[plans] distributed.net .plan update

plans at nodezero.distributed.net plans at nodezero.distributed.net
Sun Aug 1 21:03:12 EDT 1999


.plan updates in the last 24 hours: 
---
nugget :: 01-Aug-1999 05:21 (Sunday) ::

For some reason the keymaster failed to transfer the -22 and -23 log
files to the statsbox, so the stats run did not automatically start.
Since we wrapped the daily processing code, this error doesn't trigger
a page, so I didn't notice until now.  Sorry about the delay.



nugget :: 01-Aug-1999 17:20 (Sunday) ::

It's a lazy Sunday and you obviously have nothing better to do.  After
all, you're reading my .plan file.  :)  There's never been a better time
to install ssh and pgp.

Imagine, by the end of the day today you could be more secure and have
more privacy by installing one or both tools on your system(s).

If you're not using PGP (yet), drop by http://www.pgpi.com/ and have
a look around.  http://www.pgpi.com/cgi/download-wizard.cgi will let
you easily determine exactly which version of is appropriate for your
OS and location.  PGP installation is pretty straightforward and there
is ample online documentation and tutorials.  Not only does PGP become
more useful each time a new person starts using it, but the more people
we have using PGP routinely the harder it will be to remove our freedom
to do so.  There's no reason not to use encryption, except for inertia.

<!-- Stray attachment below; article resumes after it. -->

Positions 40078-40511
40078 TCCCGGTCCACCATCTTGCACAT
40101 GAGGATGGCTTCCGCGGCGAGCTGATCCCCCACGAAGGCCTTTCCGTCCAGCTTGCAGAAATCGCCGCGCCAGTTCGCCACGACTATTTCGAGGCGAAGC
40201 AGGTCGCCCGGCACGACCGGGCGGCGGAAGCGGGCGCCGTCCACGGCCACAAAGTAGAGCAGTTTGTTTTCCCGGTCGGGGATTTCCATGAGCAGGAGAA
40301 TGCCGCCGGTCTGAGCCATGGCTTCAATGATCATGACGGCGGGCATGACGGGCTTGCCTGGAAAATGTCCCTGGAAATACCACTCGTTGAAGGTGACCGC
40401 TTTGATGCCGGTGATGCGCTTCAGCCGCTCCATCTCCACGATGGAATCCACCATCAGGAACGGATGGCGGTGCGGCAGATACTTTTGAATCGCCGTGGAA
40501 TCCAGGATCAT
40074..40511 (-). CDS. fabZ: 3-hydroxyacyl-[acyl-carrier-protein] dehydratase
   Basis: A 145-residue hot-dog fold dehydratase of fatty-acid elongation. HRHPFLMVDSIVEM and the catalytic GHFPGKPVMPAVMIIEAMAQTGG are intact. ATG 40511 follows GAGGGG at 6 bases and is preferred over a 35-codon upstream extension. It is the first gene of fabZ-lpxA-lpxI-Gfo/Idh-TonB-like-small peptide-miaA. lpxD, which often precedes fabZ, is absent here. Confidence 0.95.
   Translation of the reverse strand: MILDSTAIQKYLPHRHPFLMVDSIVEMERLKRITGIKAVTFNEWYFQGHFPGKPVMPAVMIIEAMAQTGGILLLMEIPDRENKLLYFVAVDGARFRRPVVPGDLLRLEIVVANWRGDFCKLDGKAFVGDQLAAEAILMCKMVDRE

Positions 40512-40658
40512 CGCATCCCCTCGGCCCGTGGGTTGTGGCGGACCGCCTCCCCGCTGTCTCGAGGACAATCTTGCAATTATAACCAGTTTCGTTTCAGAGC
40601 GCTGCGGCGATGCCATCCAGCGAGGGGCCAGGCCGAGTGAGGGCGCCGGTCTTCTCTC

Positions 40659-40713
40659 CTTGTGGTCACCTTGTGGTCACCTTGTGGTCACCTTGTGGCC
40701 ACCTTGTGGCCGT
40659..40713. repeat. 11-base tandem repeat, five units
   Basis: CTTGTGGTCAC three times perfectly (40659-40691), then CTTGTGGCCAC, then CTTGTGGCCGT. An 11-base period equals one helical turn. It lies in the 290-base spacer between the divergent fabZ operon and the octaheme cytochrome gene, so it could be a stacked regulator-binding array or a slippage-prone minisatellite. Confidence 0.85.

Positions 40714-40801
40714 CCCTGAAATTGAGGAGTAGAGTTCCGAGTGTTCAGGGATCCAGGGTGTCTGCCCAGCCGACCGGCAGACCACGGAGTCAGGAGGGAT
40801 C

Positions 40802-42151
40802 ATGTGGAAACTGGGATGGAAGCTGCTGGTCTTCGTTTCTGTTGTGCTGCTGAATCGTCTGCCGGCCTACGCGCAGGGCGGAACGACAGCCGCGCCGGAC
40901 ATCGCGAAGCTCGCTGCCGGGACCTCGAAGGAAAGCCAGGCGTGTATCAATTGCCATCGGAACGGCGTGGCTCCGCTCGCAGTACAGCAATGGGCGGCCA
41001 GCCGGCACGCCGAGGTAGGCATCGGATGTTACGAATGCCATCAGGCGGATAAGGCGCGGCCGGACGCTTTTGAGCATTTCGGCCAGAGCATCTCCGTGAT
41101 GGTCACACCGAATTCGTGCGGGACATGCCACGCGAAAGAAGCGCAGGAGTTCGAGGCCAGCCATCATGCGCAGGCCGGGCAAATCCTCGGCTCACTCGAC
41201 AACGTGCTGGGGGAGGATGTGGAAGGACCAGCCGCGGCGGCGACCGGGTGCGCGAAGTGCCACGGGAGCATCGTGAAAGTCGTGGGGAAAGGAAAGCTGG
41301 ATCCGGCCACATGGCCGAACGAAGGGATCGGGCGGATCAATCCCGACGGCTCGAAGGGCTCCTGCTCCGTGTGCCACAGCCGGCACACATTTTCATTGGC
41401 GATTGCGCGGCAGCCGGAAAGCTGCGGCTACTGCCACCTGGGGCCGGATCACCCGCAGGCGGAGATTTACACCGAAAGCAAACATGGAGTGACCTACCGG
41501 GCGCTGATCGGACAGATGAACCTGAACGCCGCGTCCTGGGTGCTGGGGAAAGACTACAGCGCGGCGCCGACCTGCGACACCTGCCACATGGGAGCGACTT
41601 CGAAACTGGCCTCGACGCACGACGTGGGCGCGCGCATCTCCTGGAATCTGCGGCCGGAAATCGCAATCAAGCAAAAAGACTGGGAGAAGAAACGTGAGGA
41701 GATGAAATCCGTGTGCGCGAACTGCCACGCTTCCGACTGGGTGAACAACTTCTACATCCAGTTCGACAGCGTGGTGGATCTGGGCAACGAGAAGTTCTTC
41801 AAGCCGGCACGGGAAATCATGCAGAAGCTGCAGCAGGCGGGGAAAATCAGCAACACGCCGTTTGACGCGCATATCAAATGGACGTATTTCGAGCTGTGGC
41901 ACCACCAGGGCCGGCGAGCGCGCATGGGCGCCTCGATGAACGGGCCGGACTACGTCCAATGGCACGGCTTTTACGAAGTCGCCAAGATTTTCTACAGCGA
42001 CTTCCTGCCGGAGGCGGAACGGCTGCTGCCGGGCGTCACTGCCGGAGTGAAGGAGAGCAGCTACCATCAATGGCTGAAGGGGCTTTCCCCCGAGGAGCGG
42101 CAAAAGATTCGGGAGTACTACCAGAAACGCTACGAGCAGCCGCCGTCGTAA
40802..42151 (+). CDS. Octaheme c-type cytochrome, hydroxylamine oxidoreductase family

And I guarantee it's not as hard to install or use as you may be 
thinking.

If you ARE using telnet or rlogin or ftp, then you have problems now
and you don't even realize it.  Did you realize that every time you 
telnet or rlogin or ftp to a remote host that you are transmitting
your username and password in clear text?  Sniffing passwords is
a trivial task, mostly due to the widespread use of insecure protocols
such as telnet.  ssh is a drop-in, secure alternative for telnet, rlogin,
rsh, and ftp.  Not only is it secure, but it's easier to use and more
featureful as well.  On top of security it adds such features as 
compression, encrypted traffic, encrypted tunnels, and completely 
automatic and secure X11 forwarding.  Plus with RSA Authentication you
can eliminate passwords entirely.  A cracker can't crack a password that
doesn't exist.

Unix users can obtain ssh from ftp://ftp.cs.hut.fi/pub/ssh/ and have
it up and running in a matter of minutes.  I recommend the 1.2.27 
version of ssh (as opposed to the v2 platform) due to licensing 
difficulties with the v2 platform.  Non-unix users have even more 
options.

For Win32 there's SecureCRT (http://www.vandyke.com) which is an
excellent, albeit commercial solution.  There's also a very nice, free
implementation of ssh which works with Tera Term.  You can grab it from
http://hp.vector.co.jp/authors/VA002416/teraterm.html

For Macintosh, I understand that there's a nice plug-in for NiftyTelnet
at http://www.lysator.liu.se/~jonasw/freeware/niftyssh/ although I've not
used it.

There's never been a better time to be more secure.  Simply by installing
a couple of easy-to-use applications you could be on your way to a more
secure, more private computing experience.  Your data is yours, and here
are two ways to ensure that it stays that way.

For #distributed regulars, here's my most compelling argument:
SlicerAce uses both ssh and pgp, why on earth don't you?



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